Artificial Intelligence has been around for decades, however, only in the past ten years, it has deeply penetrated the enterprise layer with a wave of new applications.
João Marques Lima speaks to Dr. Greg Benson, Professor of Computer Science and Chief Scientist at SnapLogic to find out how AI, and in particular, machine learning is changing businesses worldwide.
The global Machine Learning (ML) market was valued at around $1.58 billion in 2017 and is expected to reach approximately $20.83 billion in 2024, growing at a CAGR of 44.06% between 2017 and 2024, according to Zion Market Research.
Machine Learning is an application of artificial intelligence that enables software applications for being more precise in predicting results without being definitively programmed.
Many of the artificial intelligence experts have projected their idea that by 2050 all the intellectual tasks performed by the humans can be accomplished by the artificial intelligence technology.
Common application to Machine Learning technology are financial services, healthcare, government, marketing and sales, transportation, oil and gas, manufacturing, bioinformatics, computational anatomy, and more.
The market uptake of such technology is sparking as much fear as opportunity, and even governments are quickly taking action to take united and collaborative decisions on how we should use AI in today’s and tomorrow’s society.
The most recent example is the creation of the Global Partnership for AI, founded by French president Emmanuel Macron and Canadian prime minister Justin Trudeau.
As the world wakes up to the opportunities – and possible difficulties ahead, SnapLogic’s Dr. Benson discusses the impact on companies.
What are the barriers for firms when it comes to ML adoption?
There are several major barriers that firms face when it comes to adopting Machine Learning, not least that the Machine Learning process can seem daunting for many organisations due to its unpredictable and experimental nature. Many organisations struggle to understand what is required to undertake Machine Learning.
When IT teams initially start going through the data to deploy Machine Learning algorithms, most probably won’t know the type of data that is required, so a lot of exploration must to be done before IT and business decision-makers have an idea of what data will be useful, and which Machine Learning algorithms will work best to solve a particular problem.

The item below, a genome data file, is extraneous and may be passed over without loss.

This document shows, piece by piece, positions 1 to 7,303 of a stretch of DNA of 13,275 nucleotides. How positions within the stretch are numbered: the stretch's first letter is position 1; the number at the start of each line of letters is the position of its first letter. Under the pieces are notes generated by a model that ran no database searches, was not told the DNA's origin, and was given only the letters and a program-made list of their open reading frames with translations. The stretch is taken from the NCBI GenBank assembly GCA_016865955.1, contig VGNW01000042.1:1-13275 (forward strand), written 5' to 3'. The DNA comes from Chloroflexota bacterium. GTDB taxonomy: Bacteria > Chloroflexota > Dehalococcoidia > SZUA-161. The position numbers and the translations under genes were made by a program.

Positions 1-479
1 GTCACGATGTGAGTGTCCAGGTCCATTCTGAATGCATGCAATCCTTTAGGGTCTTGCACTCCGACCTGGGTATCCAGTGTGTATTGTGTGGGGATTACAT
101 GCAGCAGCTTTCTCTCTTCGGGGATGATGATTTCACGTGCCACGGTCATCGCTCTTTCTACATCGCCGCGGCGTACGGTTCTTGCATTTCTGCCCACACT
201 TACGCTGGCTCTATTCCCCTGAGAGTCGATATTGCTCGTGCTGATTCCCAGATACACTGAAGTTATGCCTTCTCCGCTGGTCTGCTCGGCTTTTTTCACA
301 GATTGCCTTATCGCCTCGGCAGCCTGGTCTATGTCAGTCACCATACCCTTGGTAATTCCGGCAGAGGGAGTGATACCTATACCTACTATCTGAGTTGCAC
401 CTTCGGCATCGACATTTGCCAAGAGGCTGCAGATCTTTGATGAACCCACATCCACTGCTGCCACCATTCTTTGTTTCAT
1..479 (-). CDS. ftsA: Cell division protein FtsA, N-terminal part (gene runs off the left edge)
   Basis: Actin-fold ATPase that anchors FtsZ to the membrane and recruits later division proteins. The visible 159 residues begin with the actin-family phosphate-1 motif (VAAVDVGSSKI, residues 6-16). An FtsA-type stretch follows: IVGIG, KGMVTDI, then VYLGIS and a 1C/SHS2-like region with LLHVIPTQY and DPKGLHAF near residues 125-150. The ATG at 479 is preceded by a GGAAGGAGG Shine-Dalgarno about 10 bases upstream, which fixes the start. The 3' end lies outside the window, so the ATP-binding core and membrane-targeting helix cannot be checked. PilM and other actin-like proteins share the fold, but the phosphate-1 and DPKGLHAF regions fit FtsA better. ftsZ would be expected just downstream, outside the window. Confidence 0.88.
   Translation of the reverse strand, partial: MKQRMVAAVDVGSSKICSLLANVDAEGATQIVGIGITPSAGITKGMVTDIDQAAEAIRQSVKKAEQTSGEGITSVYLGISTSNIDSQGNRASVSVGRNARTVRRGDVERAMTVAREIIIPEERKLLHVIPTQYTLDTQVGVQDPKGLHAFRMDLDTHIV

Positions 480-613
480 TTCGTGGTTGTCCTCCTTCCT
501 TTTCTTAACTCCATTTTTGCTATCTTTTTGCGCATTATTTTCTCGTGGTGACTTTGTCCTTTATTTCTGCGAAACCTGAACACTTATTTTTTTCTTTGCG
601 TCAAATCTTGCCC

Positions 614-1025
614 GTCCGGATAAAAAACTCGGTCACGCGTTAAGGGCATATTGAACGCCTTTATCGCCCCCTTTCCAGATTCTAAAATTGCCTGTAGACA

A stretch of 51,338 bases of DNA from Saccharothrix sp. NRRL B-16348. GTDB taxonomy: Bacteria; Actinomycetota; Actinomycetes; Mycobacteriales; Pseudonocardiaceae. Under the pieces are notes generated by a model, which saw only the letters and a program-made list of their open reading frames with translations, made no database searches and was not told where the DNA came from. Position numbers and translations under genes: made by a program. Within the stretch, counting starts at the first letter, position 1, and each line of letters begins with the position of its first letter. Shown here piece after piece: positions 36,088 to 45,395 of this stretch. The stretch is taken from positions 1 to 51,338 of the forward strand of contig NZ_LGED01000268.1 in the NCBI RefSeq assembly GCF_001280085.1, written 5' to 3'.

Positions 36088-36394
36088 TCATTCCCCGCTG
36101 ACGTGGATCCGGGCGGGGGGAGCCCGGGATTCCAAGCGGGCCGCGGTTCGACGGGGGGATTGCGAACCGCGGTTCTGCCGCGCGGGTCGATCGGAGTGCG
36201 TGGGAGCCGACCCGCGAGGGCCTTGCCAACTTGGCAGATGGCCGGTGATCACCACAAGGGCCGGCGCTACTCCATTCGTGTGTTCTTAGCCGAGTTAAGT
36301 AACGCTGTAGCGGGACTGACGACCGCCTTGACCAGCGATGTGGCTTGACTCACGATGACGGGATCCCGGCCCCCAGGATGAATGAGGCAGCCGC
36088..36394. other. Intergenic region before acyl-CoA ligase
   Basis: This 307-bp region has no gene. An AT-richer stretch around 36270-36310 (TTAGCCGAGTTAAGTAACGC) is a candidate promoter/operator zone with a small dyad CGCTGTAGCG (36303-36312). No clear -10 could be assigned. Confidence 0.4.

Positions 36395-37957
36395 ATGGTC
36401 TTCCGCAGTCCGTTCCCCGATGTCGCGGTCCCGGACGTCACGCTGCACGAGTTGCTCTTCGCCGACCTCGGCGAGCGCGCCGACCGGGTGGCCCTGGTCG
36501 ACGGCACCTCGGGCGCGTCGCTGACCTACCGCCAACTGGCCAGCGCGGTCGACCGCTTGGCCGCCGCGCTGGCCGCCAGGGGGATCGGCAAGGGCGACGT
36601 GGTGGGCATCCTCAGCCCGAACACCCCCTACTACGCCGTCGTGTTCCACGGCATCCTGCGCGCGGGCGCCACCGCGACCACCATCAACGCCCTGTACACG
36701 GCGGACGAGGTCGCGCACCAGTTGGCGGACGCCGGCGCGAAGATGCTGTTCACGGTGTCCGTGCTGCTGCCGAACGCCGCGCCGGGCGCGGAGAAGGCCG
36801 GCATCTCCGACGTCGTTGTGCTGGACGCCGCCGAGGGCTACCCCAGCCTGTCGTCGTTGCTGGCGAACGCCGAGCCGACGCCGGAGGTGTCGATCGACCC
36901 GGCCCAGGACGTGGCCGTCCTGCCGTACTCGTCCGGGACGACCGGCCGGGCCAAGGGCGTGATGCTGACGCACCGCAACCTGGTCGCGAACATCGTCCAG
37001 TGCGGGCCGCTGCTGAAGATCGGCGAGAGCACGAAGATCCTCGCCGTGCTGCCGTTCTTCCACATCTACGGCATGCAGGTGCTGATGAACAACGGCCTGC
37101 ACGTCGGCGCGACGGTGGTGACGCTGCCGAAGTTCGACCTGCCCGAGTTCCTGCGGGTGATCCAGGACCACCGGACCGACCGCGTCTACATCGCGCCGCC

For example, pretty much all businesses have policies that limit access to certain information by specific departments or employees, but what they need to understand is that Machine Learning is fuelled by all sorts of data.
Therefore, providing access to that data for the algorithms to utilise can be a crucial step to doing any form of Machine Learning.
Other technical challenges include being able to automate data access. When organisations have formulated clear policies that allow easy access to real-time data, they need to consider how to set up a channel or a pipeline in order to access the data.
Organisations also need to ensure that there is availability of constant real-time data. Machine Learning models should not be trained on a single fixed set of data, so organisations need to set them up so that they can retrain their models to adapt to the changing behaviour of the data and the systems that they’re working with. Additionally, there is of course a major talent shortage problem.
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How can these barriers be overcome?
There are concerns about access to certain types of data, particularly when you have different groups of employees or other stakeholders coming in at different times to work on projects.
So organisations should consider filtering out any potentially sensitive information from the data first, so that the rest can be used to deploy Machine Learning algorithms.
Another issue to overcome is how to fulfil the demand for data scientists.
While it’s great to see that there are more data scientists emerging in the workplace, a lot of time still goes into training them, so supply is still not keeping up with the rising demand.
But what we’re starting to see is that more and more people who have been trained in other areas, such as senior business analysts and software engineers, are increasingly expanding their knowledge of data science and Machine Learning, which can help bridge that gap.